With COVID-19 cases still high and the Biden-Harris administration newly in place, it has never been more important to acknowledge and address racial disparities that are being exacerbated by the pandemic.
In a series of blogs and interviews, Kaiser Permanente leaders describe the health and social impacts that are disproportionately affecting people of color and share Kaiser Permanente’s response to addressing health equity during the pandemic and beyond. Read the first in the series here.
In this interview, Ronald Copeland, MD, FACS, senior vice president of National Equity, Inclusion, and Diversity strategy and policy, and chief equity, inclusion, and diversity officer for Kaiser Permanente, discusses how health systems’ thinking on racial equity has evolved during the pandemic and shares the systems-level changes Kaiser Permanente is making to advance equity, inclusion, and diversity in our organization.
The COVID-19 pandemic and the racial justice movement have compelled individuals and organizations across the nation to confront and address racism in new ways. How have health care systems’ awareness of, and response to, racism and inequities shifted?
Some aspects of health care, including health outcomes and care quality, have improved, but racial and ethnic health disparities still exist. The industry’s response to proactively identifying root causes (e.g., coverage, access, social needs) and deploying system-level interventions has been varied and ineffective. And, despite the awareness of systemic racism, the industry’s willingness to address its impacts has been marginal.
The experiences of 2020 serve as a long-overdue wake-up call: The status quo is morally wrong, unsustainable, and unacceptable. Accordingly, organizations and professionals from across the health care sector are challenged to lead unapologetically. They can use this critical moment to drive a movement that transforms the health care system and delivers equitable policies, culture, patient and workforce experiences, and clinical outcomes. Many organizations are formally taking steps to address the issue through:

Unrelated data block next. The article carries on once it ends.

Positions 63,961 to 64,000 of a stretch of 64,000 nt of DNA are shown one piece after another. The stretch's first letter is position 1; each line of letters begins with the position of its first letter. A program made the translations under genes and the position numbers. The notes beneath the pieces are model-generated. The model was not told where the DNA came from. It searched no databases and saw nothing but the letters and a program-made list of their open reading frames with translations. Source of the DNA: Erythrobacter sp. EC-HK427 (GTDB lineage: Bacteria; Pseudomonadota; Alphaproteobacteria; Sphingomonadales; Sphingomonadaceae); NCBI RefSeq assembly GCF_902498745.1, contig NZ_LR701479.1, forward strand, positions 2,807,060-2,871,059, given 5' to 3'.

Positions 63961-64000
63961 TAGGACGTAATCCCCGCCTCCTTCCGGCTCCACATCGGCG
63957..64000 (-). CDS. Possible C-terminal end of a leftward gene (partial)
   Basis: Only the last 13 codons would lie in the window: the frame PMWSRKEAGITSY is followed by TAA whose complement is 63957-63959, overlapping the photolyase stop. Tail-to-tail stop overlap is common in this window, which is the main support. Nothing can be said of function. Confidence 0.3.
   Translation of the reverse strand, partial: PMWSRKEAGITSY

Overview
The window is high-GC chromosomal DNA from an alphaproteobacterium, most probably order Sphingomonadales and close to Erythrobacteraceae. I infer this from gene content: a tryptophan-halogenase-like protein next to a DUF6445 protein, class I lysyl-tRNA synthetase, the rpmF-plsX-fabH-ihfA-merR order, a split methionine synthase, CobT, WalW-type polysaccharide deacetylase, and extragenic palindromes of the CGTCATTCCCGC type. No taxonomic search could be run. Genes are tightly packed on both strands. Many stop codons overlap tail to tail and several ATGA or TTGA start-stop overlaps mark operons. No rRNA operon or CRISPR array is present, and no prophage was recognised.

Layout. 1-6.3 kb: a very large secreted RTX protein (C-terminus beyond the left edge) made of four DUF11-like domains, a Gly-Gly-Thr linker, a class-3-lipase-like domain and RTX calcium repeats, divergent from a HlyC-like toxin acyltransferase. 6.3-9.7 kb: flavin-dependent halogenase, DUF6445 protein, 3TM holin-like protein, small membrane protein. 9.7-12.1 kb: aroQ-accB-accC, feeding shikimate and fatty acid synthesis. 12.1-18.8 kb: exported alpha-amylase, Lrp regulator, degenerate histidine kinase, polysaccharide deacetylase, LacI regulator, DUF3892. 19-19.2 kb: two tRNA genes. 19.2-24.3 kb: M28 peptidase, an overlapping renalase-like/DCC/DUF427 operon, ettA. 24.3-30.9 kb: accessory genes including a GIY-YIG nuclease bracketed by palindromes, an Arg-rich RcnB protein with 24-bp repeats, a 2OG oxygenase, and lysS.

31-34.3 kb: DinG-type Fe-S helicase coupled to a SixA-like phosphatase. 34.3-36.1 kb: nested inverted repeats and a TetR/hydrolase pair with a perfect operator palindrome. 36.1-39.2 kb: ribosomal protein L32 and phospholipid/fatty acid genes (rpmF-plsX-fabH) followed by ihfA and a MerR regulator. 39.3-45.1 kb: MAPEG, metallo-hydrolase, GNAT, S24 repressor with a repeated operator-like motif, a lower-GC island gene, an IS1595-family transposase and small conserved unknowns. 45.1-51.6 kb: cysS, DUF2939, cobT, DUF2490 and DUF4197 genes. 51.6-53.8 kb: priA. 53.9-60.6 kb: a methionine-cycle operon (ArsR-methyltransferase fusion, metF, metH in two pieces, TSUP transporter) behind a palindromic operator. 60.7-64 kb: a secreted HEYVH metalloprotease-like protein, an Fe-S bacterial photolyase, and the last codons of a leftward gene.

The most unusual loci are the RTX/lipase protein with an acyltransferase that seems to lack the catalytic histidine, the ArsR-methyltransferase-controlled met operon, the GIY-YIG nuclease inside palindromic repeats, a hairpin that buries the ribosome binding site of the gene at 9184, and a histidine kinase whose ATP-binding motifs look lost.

- Mitigating implicit bias
- Holding conversations about racism and how it shows up in medicine
- Making demographic data more transparent
- Addressing racial and ethnic underrepresentation in their organizations
- Collaborating in new ways, forming cross-functional networks of health care organizations and medical associations
- Advocating for social justice and anti-racist policies and practices
The focus has shifted from pursuing a traditional definition of high-quality care to one that acknowledges that you cannot achieve high quality without addressing health inequities. In addition, there is a corresponding understanding that you can’t achieve health equity without addressing systemic racism.
Recently, Nancy Gin, MD, FACP, executive vice president of quality, and chief quality officer for The Permanente Federation, described how Kaiser Permanente is addressing racial health and health care disparities in the pandemic. Taking a step back: How is Kaiser Permanente making systems-level changes to support equity, inclusion, and diversity in our organization?
Kaiser Permanente has a longstanding history of supporting social justice issues and a rich tradition of equity, inclusion, and diversity, as Dr. Gin mentioned. In June 2020, we reaffirmed our commitment to advancing equity and addressing systemic racism for our members, communities, employees, and physicians in the following areas:
- Health equity: We will improve the care experience and health outcomes by eliminating racism and other forms of bias or oppression in health care by:
- Addressing the social drivers of health that have led to poorer health outcomes for our most vulnerable populations
- Addressing COVID-19 and its long-term impacts on social health
- Launching a cross-functional Health Equity Advisory Council to advance our commitment to providing high-quality, equitable, and culturally and linguistically responsive care.
- Workforce equity: We will continue to build a highly inclusive, engaged, and psychologically safe workplace so that our people can contribute at their highest level. We will do this by: